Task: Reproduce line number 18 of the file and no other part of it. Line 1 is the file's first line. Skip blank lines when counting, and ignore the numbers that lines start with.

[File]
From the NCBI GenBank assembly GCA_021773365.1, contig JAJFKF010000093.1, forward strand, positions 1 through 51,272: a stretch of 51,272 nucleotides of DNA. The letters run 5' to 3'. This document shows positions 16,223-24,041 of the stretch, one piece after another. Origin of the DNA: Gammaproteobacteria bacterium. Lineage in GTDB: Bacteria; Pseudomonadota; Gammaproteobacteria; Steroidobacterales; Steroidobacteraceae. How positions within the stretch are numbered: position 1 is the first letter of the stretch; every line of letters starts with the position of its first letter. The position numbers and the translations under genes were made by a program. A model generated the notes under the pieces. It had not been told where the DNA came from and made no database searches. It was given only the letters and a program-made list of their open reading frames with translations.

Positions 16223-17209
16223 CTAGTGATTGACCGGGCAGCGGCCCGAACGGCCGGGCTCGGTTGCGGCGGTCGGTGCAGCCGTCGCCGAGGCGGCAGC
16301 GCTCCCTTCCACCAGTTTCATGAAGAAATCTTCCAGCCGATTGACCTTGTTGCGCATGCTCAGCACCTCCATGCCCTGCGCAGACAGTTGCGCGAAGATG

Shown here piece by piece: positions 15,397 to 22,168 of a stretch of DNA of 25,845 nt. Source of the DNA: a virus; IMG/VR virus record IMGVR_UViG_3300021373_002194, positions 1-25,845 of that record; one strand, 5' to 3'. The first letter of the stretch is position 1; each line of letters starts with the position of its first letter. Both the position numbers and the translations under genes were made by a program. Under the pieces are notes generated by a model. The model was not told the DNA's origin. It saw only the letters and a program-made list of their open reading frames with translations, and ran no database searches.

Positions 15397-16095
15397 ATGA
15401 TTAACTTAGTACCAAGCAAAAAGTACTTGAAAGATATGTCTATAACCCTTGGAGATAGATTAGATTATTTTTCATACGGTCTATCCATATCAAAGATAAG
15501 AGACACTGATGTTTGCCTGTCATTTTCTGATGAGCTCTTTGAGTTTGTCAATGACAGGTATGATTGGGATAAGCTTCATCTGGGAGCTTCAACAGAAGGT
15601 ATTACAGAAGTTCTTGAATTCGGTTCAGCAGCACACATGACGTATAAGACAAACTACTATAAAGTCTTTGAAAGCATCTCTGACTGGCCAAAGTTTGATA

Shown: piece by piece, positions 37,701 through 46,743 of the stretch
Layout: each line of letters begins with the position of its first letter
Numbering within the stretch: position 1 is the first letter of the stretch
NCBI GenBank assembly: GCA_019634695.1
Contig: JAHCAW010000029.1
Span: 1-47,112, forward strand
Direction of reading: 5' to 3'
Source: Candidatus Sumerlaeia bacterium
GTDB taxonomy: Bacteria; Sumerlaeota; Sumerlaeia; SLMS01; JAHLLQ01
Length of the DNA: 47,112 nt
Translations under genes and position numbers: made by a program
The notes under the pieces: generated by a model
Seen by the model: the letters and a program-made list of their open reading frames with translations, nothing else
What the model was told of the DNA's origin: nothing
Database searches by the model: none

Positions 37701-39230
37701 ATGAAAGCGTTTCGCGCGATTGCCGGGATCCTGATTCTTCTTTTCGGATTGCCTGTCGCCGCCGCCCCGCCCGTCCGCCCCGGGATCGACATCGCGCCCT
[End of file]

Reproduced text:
Source: Candidatus Sumerlaeia bacterium